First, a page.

Whenever any pinball machine is designed and built, there’s a lot of paperwork generated.  From the playfield drawings, the wiring diagrams and mechanical drawings of every mechanism, to the bill of materials and the purchase orders, everything has to be designed, calculated and documented.
That paperwork can also be rather revealing; about how the games were created, the personal relations between members of the design team and the state of the business at the time, with notes, suggestions and comments from the designers not uncommon amongst all the printed material.
These days much of that documentation is electronic of course, but what became of all the paperwork for some of the most historically significant and popular titles of modern times?
Well, there was one man who made it his mission to collate and preserve much of this historically-significant information during his last days working at Williams, and that man was the hugely successful and prolific game designer, Steve Kordek.
Steve made sure the records from Williams and Bally were saved, storing huge quantities of paperwork in his office and at the factory in the day prior to Williams pulling the plug on their pinball operation in late 1999.  When the doors closed on pinball production at Williams’ Waukegan plant much of the documentation was sold – along with surplus stock and part-developed games such as Wizard Blocks and Playboy – to Gene Cunningham who transported it all to his Illinois Pin Ball Company base in Bloomington, Illinois.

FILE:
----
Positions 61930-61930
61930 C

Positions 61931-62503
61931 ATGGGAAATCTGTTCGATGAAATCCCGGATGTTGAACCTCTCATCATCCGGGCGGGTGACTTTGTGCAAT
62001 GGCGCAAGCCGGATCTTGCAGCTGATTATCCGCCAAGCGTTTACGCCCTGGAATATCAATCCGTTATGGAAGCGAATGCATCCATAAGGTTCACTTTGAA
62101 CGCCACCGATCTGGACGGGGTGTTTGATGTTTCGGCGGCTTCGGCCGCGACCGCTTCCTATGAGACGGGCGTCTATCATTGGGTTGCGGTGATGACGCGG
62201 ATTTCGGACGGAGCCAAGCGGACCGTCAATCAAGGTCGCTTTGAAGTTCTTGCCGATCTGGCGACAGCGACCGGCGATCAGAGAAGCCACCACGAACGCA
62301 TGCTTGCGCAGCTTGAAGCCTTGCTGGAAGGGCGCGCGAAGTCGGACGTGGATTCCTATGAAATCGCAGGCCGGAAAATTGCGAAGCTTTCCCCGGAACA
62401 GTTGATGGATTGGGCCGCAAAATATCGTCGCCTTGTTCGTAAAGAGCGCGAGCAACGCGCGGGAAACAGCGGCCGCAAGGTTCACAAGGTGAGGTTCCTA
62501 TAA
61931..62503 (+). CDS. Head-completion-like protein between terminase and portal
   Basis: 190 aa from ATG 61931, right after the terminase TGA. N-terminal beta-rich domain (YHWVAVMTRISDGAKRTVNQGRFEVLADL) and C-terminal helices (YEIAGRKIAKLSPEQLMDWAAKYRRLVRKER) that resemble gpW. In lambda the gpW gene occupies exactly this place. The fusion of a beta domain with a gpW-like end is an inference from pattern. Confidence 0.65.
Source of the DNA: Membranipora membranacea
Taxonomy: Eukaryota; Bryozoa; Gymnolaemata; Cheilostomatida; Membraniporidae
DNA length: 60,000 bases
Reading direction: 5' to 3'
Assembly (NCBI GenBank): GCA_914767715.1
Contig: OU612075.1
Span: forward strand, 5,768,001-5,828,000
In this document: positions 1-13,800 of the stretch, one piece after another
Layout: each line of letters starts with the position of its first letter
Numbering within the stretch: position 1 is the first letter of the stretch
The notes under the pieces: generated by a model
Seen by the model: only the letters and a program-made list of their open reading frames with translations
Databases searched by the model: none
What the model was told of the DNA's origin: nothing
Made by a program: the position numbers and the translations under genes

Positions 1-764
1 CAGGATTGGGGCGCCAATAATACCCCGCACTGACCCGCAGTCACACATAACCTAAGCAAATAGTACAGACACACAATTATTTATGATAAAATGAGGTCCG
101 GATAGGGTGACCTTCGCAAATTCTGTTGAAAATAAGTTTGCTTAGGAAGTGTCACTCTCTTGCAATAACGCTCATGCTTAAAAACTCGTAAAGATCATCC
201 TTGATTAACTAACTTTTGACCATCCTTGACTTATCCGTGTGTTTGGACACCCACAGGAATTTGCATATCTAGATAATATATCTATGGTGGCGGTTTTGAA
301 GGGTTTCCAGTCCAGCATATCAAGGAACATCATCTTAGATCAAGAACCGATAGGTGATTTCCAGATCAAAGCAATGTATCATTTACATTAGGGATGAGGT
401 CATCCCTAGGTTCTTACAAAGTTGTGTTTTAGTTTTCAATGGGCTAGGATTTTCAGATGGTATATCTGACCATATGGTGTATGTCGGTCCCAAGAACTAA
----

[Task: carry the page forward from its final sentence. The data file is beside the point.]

Gene was an avid collector – and some might prefer ‘hoarder’ – of pinballs, parts and paperwork.  Along with the Williams assets, he also bought the remaining stock from Capcom and used some of that to manufacture the Big Bang Bar game which had previously only made it to the prototype stage at Capcom Pinball before they too closed.
However, Gene had financial troubles of his own, and his collection of Williams files was eventually purchased by James Loflin of Pinball Inc. in 2009.  James had been producing reproduction ramps and plastics for many years before selling that side of the business to Starship Fantasy so that he could